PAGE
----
Anthony Berger's Reviews > Anna Karenina

Anna Karenina by Leo Tolstoy
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's review
Jul 29, 2011

it was amazing

Who are we? Where are we? Why are we here? These questions are not only answered, but given a philosophical explanation overlaid with a rich dynamic, narrative. First, it must be said, Tolstoy intricately weaves people into his writing. The consistency of character, the beauty of their response, and the lyrical prose by which its documented, allows the reader to feel privileged in participating. It is an utter rarity to find a novel so adept at character development, which makes this book a markable contender for being one of the greatest novels ever written [as many call it].

The story itself, which follows roughly one dozen late-nineteenth century Russian aristocrats, explores the vastly different preoccupations and mental/physical tribulations that affronted the minds of czar-era, affluent Russians. Though the book is titled after Anna Arkadyevna Oblonsky Karenina, and her scandalous affair with Alexei Kirillovich Vronsky, their story is far from the narrative centerpiece. Moreover, this novel follows the ripple-effects felt by the nature of such an affair. Ekaterina Alexandrovna, Kitty as everyone calls her, eventually marries Konstantin Dmitrich Levin. Though he was not Kitty's first choice, they eventually marry.Tolstoy detailedly chronicles their relationship; brilliantly, and somehow effortlessly, explaining the elaborately interwoven nature of human relationships.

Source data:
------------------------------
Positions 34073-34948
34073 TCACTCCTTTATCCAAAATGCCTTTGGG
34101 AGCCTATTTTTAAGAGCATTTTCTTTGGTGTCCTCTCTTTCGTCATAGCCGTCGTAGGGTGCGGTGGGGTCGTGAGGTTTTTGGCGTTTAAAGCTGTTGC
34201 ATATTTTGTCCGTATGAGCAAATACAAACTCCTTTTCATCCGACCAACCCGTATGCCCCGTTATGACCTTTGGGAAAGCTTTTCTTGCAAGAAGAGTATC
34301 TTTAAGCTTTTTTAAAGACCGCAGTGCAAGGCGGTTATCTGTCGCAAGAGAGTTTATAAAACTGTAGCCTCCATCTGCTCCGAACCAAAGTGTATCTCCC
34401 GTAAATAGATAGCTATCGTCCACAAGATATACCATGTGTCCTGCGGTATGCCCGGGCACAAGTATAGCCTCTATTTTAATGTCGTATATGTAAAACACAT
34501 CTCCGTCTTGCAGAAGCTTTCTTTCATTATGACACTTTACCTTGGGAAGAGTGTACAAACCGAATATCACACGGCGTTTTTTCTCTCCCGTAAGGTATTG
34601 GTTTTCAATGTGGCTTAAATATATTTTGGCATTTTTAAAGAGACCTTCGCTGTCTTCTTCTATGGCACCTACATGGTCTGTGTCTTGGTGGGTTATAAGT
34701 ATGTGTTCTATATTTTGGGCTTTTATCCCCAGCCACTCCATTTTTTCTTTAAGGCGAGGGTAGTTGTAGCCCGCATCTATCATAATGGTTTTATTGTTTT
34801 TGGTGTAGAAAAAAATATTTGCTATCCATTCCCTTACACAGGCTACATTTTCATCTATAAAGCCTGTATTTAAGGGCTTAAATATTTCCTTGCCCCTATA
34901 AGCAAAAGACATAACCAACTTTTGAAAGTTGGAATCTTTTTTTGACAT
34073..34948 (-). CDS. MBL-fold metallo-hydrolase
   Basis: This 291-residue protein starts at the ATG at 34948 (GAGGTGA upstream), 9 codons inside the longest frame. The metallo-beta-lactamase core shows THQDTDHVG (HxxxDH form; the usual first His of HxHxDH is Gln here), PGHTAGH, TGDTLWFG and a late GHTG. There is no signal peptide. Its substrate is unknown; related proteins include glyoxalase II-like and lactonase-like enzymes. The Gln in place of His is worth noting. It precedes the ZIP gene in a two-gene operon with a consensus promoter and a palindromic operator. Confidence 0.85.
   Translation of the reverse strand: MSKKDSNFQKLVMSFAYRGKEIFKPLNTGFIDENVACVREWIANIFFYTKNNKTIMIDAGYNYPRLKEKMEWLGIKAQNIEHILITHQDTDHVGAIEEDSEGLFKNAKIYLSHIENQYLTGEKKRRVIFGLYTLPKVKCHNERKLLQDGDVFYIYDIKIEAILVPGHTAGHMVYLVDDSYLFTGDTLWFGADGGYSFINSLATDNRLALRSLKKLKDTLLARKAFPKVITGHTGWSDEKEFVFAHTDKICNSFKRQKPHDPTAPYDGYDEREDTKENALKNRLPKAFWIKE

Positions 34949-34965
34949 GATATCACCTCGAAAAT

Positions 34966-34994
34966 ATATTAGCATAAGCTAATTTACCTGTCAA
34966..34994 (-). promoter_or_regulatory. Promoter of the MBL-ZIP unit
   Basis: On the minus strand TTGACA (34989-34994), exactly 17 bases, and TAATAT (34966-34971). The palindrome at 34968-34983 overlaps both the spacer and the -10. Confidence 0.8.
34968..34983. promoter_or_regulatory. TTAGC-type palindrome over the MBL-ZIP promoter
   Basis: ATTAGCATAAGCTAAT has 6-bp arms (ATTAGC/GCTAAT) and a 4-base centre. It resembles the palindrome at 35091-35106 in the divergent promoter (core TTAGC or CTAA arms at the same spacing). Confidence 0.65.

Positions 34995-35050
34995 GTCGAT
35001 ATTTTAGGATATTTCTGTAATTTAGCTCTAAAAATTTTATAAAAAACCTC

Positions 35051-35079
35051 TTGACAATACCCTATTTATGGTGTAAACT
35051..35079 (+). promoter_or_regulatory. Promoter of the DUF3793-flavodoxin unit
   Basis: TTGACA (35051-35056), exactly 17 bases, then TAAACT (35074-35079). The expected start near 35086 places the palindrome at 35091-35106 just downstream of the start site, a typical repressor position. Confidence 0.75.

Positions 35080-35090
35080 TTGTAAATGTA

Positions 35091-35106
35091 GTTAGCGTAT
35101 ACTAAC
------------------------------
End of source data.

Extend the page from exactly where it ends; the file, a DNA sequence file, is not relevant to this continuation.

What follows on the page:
Perhaps the richest parts of the novel, which truly allow the reader to access Tolstoy's mind, are the philosophical soliloquies that characters will fall into; these are glorious pages with paragraphs that run several pages long. There are two notable philosophical digressions that make this novel so rich: Anna Arkadyevna's, earlier in the novel, and Konstantin Levin's, at the end. Their philosophies are so different, it's mind-boggling to think that the same author composed both credos.

I rarely give 5 stars (actually, I don't think I ever have). You must read this book. The Pevear/Volokhonsky translation is far and away the best available. I assure you, Tolstoy won't let you down on this's beautiful, brilliant, and effortlessly profound.

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